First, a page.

DBSJeyaraj.com on Facebook

Who Fired Guns and Injured the Iconic Elephant at Yala National Park Known as “Gemunu” to Visitors?

Share on FacebookTweet about this on TwitterShare on LinkedInShare on Google+Print this page



Srilal Miththapala

On the evening of August 17 (Saturday) news began to filter in that Gemunu, the iconic and infamous elephant of Yala National Park had been shot by someone, and was injured. Subsequent reports, confirmed by the DWC, said that a group of unknown persons carrying firearms , had come across Gemunu inside the park, and when the tusker had engaged in his ‘usual antics’, they had panicked and shot at him.

Now Gemunu has earned quite a reputation of late, for raiding visitors’ vehicles and looking for food. This has now turned into a tourist ‘attraction’, with most jeep drivers subtly encouraging the animal for a more exciting, and ‘adrenalin pumping’ experience for their clients. Having got used to people over the years Gemunu, has been very docile and has so far not been aggressive. However many of us wild life enthusiasts have been highlighting the fact that this is a disaster waiting to happen.

Subsequent to this incident on Saturday, the Minister of Wild Life confirmed this fact on Hiru news (http://www.hirunews.lk/65298) that gun shots had been fired by some ‘unknown’ party at the tusker, with,supposedly one shot hitting the animal.

On Sunday, reports received from the park indicated that Gemunu had been sighted, and that there were no superficial injuries to be seen on him, which was indeed good news, although further confirmation is still being sort.

However the most serious and concerning fact is that the authorities, and even some of the general public now seem to be dismissing this incident as ‘just a few shots fired in the air to scare the animal away’and that the ‘animal was not injured’

This incident cannot be dismissed off so flippantly. What many people unfortunately do not realize is that there are several serious questions that need to be answered urgently by the DWC and other relevant authorities

Who are the perpetrators who carried firearms into the park?- According to my knowledge it is only DWC officials who are usually permitted to carry firearms into the National Park according the National Flora and Fauna Act. In extreme circumstances, like when the civil war was on and there was a terrorist threat within the park, certainly these laws had to be superseded. But now there is no such security situation prevailing, and hence someone has broken the laws of the country, and the public needs to know who they are?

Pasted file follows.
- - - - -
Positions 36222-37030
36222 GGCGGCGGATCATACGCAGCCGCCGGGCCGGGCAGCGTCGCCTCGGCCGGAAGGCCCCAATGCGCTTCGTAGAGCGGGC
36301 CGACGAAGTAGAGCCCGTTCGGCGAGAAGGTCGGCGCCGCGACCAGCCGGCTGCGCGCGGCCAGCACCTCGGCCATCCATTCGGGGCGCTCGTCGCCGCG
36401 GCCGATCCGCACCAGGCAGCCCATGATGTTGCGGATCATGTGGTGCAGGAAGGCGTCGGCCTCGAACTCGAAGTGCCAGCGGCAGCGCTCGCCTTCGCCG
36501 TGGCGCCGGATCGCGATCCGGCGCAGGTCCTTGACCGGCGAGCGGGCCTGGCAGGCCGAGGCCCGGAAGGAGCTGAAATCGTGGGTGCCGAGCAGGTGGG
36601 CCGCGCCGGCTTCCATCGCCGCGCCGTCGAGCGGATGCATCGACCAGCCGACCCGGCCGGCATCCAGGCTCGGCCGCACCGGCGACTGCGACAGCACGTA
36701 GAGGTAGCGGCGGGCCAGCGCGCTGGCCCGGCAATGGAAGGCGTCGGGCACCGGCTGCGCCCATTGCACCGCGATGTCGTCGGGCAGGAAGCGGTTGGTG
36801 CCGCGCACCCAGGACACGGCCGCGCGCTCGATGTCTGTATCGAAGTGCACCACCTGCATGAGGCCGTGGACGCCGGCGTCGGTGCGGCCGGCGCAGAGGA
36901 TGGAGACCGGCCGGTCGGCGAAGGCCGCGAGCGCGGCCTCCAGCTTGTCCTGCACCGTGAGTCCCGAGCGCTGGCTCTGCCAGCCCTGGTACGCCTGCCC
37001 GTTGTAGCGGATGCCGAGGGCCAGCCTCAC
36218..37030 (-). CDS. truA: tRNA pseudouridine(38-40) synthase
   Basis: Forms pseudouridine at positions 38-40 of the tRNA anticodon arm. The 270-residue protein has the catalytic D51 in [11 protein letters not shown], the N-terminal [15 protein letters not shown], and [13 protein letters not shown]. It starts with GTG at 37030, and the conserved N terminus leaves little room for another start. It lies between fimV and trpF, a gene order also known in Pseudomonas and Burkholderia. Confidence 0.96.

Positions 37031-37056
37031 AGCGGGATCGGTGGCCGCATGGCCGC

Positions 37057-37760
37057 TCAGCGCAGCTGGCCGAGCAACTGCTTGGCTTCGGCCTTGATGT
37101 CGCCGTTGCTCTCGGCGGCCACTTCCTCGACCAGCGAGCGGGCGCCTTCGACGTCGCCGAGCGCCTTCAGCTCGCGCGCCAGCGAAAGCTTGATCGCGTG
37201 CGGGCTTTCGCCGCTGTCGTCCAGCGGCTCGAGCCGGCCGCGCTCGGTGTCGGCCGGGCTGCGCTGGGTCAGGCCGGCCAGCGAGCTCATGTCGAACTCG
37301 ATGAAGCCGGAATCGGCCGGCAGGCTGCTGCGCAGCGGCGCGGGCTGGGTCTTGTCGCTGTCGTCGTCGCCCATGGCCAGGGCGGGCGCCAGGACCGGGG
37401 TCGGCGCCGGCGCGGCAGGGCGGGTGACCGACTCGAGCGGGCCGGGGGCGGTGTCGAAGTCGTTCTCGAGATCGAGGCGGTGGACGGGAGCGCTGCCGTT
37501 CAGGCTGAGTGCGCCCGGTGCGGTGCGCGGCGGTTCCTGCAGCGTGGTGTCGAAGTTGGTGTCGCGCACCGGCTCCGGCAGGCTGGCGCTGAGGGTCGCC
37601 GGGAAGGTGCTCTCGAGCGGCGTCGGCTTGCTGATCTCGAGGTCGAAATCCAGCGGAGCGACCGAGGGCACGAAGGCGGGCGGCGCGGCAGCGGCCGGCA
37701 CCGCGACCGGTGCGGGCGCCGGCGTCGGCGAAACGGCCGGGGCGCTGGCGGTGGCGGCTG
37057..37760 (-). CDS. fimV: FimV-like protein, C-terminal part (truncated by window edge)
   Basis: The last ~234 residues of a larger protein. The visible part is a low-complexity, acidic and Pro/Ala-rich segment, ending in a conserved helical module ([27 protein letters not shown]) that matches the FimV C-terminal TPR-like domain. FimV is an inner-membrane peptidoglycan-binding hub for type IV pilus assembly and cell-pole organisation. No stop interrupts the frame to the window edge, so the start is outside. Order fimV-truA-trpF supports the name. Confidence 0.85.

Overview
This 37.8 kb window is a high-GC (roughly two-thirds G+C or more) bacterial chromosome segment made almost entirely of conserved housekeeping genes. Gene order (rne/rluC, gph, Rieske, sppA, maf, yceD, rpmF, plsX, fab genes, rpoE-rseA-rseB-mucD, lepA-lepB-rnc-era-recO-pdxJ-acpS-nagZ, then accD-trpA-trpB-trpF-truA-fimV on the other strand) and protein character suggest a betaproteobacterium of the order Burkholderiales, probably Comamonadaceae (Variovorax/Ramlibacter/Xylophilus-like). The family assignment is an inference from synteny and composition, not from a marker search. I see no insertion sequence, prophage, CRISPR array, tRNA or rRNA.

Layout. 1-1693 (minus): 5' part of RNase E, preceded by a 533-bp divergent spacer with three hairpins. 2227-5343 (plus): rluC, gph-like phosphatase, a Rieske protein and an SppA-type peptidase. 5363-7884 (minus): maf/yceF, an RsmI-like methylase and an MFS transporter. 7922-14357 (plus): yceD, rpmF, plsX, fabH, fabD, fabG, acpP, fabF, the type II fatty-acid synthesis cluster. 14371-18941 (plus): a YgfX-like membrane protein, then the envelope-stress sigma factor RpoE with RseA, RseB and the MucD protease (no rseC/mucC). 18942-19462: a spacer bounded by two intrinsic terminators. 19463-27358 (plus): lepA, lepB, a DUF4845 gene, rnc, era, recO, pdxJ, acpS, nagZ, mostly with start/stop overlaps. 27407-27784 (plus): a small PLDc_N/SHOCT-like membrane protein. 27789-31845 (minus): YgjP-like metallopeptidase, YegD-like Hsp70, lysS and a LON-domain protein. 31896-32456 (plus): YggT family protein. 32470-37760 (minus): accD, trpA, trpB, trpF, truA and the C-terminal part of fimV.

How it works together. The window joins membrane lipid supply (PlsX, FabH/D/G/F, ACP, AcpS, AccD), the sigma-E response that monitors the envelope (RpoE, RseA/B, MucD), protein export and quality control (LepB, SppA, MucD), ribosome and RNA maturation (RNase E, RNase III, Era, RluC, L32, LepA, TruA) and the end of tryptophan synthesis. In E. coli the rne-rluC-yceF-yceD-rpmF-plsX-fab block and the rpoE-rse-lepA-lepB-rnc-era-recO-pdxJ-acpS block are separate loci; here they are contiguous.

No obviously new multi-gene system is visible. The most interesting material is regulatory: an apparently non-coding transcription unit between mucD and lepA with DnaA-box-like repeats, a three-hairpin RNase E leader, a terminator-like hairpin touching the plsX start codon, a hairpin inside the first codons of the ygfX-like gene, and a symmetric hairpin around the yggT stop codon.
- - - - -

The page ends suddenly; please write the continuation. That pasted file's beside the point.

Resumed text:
With whose authority did they fire the weapons? Even putting aside the first serious issue of carrying firearms into a National Park, how can someone open fire, indiscriminately, and that too inside a National Park? It is reported that the DWC personnel had tried their best to prevent the guns being fired. The National Parks are protected areas by law, as the last few refuges for the wild animals to live in peace. So how dare we encroach into their territory and wreak such havoc?

Will these perpetrators be punished?- Very clearly the law has been broken. Records of these ‘visitors’ should be available with the DWC . All vehicle numbers and other details including NIC numbers are recorded at the entrance to the park, and there are witnesses to the incident. So it will indeed be a simple matter to identify these miscreants. However given the track record of many, other more serious incidents in the country , I wonder whether one poor animal will be able to stand up for its rights!

Who will be responsible if Gemunu now turns violent due to this incident? As many visitors to Yala will vouch, Gemunu is quite placid and calm, and has so far never shown any aggression. This does not in any way condone his behaviour, but what if he turns violent now as a result of this traumatic experience he has had? Scientists have clearly established that elephants are very intelligent animals and have a good memory. So the question is not whether the shot was fired in the air or at the elephant. The Yala National Park is the home that this animal knew, from his very young days. He has learned to trust humans, albeit a little too much. Now suddenly, he has had a very traumatic experience at the hands of the very humans he trusted, at his own doorstep. No one can really predict how he will react in the long term.

These burning questions need answers. Every wild life and nature lover, and in fact, every single Sri Lankan, who is proud to call this land which is endowed with such a vast diversity of natural beauty, should stand up and say enough is enough.

“The greatness of a nation, and its moral progress can be judged by the way it’s animals and environment are treated” — Mahatma Gandhi

Share on FacebookTweet about this on TwitterShare on LinkedInShare on Google+Print this page